Originally Posted by Brooko
I think you need to go back to your original post - where you said you could tell the difference between 24-96 flac and lossy. What we've established since is that you were likely comparing different masters.
For the record, I still buy tracks from HDTracks (among other sites). As long as the price is right, and the master is acceptable to me, then I regard them as a great source. For home listening, I listen to the original flac (in whatever resolution I purchased at). I never buy greater than 24/96 though, and for my iPhone - I always re-encode at 256aac.
If you want to attribute the difference in "what I hear" to different masters, fine. I never knew that different masters were used for iTunes recordings vs HD Tracks recordings. I'll take your word for it and use that as a good explanation why "I prefer" the sound of my lossless recordings. Boutique production of digital music.
It explains a lot.
iTunes is like McDonalds... billions served... versus flac and your local steakhouse. You don't have time for perfection, recording to recording, when you are turning out 10's of thousands of recording. Speed and Volume rule. iTunes is good for music equipment purchased from aisle 9 at Fry's.
If it didn't matter, or was undetectable, why spend the dough on great equipment? Why would venders publish frequency specs of 5Hz to 50kHz and mfg products with those capabilities? Why would a sound engineer use the stuff? No one can hear the difference right? It's 50kHz, all ya need is 10kHz. Based upon "people" taking a blind A/B test.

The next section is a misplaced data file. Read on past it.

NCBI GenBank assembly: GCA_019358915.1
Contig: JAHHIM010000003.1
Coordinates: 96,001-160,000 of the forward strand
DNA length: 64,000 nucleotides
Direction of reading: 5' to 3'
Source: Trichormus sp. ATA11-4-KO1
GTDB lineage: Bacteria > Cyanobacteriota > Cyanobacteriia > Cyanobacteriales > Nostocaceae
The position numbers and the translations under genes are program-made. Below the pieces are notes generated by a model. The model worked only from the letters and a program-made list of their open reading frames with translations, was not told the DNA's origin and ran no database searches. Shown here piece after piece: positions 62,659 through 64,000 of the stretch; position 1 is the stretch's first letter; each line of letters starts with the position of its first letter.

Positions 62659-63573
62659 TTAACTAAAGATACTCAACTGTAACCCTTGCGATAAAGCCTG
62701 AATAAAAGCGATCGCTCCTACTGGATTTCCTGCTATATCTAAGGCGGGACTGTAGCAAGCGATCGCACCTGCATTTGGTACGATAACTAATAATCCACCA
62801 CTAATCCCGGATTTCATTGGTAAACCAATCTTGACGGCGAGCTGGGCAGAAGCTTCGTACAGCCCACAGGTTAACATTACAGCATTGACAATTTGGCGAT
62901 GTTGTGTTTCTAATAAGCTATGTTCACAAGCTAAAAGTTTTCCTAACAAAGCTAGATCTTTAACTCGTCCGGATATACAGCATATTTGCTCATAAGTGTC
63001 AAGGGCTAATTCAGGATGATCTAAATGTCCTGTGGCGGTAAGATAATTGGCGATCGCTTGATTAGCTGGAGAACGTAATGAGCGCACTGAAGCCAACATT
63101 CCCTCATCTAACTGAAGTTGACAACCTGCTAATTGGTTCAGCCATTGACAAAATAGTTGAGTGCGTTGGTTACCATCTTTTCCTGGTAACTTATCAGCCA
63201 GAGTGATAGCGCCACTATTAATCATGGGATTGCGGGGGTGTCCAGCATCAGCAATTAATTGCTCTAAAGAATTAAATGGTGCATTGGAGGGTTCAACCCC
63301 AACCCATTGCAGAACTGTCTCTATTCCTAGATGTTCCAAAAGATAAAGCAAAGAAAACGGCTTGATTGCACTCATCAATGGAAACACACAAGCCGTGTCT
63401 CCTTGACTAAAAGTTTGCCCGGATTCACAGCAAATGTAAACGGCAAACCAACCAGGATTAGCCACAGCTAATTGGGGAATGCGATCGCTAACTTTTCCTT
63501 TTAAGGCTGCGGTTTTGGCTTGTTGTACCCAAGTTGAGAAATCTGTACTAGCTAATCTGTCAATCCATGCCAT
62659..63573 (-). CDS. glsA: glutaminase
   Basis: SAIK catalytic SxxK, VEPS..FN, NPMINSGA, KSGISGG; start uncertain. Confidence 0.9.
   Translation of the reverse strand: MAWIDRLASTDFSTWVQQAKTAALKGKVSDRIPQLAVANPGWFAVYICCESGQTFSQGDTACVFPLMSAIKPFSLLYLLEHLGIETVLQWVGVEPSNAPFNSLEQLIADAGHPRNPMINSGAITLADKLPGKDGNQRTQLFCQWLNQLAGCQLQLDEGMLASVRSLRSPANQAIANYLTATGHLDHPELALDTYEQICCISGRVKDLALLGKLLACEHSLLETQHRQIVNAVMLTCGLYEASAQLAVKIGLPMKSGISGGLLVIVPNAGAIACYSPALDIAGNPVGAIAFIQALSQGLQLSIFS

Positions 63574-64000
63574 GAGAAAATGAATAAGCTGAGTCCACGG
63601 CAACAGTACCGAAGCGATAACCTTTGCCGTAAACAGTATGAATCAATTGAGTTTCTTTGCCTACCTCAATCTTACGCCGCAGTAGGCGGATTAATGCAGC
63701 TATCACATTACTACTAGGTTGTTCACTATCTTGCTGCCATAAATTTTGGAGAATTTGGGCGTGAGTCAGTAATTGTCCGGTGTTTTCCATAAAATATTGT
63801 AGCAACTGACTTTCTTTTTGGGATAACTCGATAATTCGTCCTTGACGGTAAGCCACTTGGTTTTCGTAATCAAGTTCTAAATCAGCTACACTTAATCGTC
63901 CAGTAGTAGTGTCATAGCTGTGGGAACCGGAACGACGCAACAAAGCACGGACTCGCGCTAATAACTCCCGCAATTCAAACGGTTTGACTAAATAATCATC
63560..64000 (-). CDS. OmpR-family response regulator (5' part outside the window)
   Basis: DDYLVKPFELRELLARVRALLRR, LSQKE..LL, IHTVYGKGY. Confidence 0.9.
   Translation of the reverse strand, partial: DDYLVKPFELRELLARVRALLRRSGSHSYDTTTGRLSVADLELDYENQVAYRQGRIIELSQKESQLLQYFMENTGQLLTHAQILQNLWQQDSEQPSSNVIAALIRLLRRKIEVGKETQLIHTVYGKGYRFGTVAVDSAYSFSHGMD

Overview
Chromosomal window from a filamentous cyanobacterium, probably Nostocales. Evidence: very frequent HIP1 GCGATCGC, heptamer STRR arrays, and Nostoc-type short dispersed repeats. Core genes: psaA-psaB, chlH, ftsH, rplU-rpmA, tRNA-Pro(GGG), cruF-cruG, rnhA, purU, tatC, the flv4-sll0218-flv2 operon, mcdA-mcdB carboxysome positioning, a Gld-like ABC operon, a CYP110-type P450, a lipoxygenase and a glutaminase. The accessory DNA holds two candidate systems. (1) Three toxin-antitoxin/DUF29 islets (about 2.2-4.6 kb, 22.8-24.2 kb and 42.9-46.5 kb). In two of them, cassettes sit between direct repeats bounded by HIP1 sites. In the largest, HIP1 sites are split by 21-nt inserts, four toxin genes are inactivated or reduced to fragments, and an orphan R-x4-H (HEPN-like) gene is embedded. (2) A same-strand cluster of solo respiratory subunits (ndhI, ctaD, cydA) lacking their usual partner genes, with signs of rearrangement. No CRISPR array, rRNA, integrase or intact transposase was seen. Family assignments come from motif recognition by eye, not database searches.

I agree with your last paragraph. It makes perfect sense. That's what you should listen to at home. iPhone, absolutely 256aac !
I'm only talking about home audiophile listening. Nice speakers, nice headphones. That's why we are here. The members here are ... a guess... 0.01% of digital music listeners. As in way, way, to the right of the curve. I rarely listen to portable music. When I do it's on stock buds. I do like the new Apple5 buds. That's Rarely.
I see no value whatsoever in going through the gymnastics necessary to set up an adhoc lab that is capable of balancing source levels etc. to personally compare one format against another. Why? Perhaps I'll conclude that I still like "lossy". It has no practical use in my decision process.
I would, however, be interested in reading the results of testing performed by a qualified entity. Where is the research?
I have learned through this discourse. I did state that I thought the sound quality I detected was due to the format. In the end I just like how it sounds.